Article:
There are a few complaints that are often made about the internet by those of us who spend too much time on it.

1) It Sucks Now

The first is that the internet isn’t fun any more. There’s no exploration. Everything is centralised in a few places. Everybody is trying to build a brand. Nobody does anything just for the fun of it. You go on Twitter, get mad, and log off. There’s nowhere else to go.

2) The Whole Thing Is Owned By Like Three People

The second complaint, and it’s very much related, is that the majority of the content that we produce is aggregated in a few places to the benefit of companies. Twitter. Facebook. Yahoo Answers.

I was reading an AskReddit thread a while ago. “What sites do you use when you aren’t on reddit?” I didn’t know. Everything is on one place, and it’s filtered through algorithms, trends, bots and social manipulation. We generate content, but we don’t give it directly to each other. We give it to a third party who flavours it and squeezes it into our waiting mouths like a sort of digital nutrient paste.

The solution RSS, RSS is the solution has been staring us in the face. It’s RSS.

Link pages. Remember link pages?

“A link page is a type of web page found on some websites. The page contains a list of links the web page owner, a person or organization, finds notable to mention. Often this concerns an enumeration of partner organizations, clients, friends or related projects.” - Wikipedia, the only good counter-example to my rant.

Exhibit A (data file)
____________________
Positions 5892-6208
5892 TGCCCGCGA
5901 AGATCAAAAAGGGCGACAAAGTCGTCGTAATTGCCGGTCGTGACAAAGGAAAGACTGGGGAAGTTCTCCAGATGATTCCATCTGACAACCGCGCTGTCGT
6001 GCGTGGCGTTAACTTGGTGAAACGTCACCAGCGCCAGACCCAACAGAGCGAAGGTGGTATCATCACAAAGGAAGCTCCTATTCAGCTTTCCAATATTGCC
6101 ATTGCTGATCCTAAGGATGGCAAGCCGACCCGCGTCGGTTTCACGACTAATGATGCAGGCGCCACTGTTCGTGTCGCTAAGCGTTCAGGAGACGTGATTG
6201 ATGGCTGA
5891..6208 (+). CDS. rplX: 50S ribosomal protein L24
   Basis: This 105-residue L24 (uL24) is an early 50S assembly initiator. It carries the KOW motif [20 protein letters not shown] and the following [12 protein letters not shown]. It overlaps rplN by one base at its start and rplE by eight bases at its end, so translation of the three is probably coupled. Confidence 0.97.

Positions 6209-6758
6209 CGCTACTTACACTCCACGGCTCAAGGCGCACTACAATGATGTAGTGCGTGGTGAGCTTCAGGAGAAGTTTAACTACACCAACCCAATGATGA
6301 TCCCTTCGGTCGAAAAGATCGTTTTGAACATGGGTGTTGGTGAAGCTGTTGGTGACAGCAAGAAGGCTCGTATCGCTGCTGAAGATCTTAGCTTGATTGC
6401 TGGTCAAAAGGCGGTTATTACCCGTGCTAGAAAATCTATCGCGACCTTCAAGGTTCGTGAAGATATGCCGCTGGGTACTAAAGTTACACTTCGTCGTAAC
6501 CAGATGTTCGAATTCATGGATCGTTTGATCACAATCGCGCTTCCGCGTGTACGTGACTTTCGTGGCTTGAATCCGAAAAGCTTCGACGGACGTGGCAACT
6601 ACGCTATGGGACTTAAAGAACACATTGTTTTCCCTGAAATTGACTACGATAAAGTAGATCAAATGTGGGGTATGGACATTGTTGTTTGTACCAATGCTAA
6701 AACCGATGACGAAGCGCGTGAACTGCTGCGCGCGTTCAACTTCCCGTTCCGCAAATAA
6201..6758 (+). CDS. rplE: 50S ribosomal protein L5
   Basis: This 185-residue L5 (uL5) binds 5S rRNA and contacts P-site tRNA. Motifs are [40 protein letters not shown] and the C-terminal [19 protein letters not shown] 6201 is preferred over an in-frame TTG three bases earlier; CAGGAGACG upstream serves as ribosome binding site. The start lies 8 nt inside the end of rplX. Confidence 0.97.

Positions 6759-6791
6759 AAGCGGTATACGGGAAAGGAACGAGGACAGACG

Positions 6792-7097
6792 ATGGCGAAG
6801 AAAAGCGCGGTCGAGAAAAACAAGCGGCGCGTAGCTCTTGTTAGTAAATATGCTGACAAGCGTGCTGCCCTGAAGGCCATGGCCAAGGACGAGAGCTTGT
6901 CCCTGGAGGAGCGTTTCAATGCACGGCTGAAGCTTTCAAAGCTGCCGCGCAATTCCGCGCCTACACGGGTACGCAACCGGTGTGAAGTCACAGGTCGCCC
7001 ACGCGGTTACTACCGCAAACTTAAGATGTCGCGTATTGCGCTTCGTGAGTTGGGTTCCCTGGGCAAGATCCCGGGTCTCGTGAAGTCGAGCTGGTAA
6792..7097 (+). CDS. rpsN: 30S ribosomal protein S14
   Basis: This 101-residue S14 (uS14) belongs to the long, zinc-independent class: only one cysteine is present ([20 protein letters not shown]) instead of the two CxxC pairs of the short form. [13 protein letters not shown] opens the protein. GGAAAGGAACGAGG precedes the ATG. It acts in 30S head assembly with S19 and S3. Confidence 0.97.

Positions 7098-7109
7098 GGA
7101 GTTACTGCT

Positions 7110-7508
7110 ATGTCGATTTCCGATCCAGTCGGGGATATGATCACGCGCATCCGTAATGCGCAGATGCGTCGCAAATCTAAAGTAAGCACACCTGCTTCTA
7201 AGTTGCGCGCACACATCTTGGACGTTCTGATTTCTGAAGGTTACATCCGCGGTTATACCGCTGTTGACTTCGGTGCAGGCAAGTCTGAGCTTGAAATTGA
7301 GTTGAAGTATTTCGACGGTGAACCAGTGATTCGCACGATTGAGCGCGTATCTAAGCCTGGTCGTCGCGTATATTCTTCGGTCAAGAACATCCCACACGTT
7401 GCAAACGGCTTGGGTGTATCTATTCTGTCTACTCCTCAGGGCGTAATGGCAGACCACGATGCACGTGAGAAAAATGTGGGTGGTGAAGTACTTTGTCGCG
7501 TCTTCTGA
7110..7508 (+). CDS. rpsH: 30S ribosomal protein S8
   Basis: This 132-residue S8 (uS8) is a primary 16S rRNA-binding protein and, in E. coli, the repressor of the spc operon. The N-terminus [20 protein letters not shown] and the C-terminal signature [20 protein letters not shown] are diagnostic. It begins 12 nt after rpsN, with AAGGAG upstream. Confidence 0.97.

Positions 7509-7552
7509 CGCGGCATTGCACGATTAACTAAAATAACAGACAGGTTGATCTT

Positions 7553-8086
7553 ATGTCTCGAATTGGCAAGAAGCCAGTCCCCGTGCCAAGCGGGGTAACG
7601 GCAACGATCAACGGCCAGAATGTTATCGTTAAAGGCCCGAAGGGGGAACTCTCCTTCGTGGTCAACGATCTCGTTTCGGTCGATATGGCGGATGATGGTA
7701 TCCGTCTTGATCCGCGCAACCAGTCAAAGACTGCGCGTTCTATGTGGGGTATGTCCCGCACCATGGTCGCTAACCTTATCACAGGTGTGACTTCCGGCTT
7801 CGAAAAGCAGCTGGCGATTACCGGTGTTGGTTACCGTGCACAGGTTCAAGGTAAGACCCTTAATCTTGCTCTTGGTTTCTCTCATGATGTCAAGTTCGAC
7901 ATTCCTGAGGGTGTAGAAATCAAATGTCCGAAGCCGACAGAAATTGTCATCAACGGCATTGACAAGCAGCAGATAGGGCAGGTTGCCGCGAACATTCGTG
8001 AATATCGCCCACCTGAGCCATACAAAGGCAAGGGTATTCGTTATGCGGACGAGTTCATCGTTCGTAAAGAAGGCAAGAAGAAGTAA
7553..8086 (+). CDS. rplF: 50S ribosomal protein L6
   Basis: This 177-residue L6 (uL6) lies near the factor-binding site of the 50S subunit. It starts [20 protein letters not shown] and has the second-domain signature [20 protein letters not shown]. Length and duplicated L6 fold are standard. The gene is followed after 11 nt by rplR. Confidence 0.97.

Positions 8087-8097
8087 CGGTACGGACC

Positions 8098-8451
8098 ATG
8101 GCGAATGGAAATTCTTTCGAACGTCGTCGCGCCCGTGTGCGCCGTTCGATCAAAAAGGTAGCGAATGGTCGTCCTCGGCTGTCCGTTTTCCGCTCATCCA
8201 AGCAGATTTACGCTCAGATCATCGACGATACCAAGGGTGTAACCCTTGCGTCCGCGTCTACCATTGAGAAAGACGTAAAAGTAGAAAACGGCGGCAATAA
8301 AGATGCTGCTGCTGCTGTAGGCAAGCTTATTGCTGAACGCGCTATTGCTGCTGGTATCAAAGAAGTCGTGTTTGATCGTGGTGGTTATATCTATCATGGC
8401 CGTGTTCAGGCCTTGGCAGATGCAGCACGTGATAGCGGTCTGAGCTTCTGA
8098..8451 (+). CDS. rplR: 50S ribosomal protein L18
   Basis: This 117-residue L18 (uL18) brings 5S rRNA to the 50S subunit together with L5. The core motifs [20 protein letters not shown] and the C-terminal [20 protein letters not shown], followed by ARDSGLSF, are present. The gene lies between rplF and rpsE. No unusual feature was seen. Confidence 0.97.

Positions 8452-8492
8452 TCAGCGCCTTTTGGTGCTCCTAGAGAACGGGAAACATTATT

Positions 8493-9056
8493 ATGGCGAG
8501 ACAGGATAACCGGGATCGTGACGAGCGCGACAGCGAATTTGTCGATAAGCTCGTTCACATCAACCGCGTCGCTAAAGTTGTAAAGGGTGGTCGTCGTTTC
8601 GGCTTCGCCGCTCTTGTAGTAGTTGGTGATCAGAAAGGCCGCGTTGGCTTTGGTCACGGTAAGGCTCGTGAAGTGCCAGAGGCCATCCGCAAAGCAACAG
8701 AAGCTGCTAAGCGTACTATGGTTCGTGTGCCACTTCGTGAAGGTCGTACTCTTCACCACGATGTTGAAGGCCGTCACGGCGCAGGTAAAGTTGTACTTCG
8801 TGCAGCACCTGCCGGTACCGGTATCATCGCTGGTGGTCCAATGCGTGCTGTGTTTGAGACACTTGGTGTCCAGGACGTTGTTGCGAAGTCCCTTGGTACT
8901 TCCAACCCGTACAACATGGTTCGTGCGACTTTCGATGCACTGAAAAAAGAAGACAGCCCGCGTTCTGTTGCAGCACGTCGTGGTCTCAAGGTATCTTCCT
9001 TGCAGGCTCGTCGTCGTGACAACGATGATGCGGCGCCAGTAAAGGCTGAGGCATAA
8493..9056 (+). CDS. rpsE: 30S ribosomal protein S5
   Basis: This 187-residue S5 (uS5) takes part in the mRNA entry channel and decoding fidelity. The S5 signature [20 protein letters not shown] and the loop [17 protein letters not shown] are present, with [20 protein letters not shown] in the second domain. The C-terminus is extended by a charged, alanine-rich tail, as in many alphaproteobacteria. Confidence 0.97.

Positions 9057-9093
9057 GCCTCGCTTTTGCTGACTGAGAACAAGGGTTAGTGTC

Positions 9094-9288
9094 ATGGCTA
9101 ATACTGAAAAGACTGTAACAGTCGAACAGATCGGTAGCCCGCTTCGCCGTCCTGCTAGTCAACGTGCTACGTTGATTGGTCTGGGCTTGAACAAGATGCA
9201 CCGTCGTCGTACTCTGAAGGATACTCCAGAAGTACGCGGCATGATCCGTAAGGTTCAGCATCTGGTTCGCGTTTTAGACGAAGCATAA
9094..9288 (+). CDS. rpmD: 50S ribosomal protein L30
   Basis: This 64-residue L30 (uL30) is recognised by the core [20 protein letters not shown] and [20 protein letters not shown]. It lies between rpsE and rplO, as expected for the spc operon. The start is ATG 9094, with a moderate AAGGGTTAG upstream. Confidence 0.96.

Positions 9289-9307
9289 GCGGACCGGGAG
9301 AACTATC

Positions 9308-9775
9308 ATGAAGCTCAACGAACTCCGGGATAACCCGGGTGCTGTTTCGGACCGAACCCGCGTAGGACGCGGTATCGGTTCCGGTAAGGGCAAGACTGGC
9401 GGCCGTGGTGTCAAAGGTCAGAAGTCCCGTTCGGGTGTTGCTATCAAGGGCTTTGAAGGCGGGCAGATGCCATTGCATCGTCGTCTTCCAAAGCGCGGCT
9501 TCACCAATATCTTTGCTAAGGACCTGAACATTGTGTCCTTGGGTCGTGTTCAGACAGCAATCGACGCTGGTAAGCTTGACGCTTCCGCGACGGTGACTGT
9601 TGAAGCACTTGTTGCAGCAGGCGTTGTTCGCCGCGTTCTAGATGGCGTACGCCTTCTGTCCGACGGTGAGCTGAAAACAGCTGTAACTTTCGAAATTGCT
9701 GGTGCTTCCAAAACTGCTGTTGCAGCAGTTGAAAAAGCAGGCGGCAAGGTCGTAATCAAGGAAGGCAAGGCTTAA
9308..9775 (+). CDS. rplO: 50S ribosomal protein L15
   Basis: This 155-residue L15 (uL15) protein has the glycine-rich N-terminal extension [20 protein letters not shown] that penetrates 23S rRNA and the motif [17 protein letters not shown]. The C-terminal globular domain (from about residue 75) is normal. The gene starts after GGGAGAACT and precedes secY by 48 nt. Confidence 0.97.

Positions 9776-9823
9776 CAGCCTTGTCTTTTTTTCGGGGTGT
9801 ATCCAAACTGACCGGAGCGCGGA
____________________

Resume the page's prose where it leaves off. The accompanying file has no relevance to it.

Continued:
People still have personal websites. A lot of us techies still have personal websites. But it’s an exercise in brand building. Look how clever I am. Hire me. Be my friend.

We need to bring link pages back. In a big way.

Advantages:

  • Make friends. Become popular.
  • Cool graphics.
  • Won’t disappear when Jack Dorsey dismantles the Twitter servers to salvage parts for Mark Zuckerberg’s future body.

Disadvantages:

  • Literally none.

I will put my money (just kidding, I use GitHub pages so I don’t pay squat) where my mouth is here and say that if you run a tech site, don’t represent a company, and send me a small (ideally 88 x 31, as per the web badge guidelines) image, I will include it on a special page on my website that gets no traffic.

My dream is that one day our sites will once again be connected by an intricate network of links. A web. A World Wide Web.

Answers To Anticipated Comments

James, the web badges you mention are generally used for web standards, not linking to other sites!

Yeah, I know. Aren’t they cool though?

Are you trying to be funny?

Depends whether it worked or not.

This is a great idea. Can I link to your site?

Sure. Here:

my badge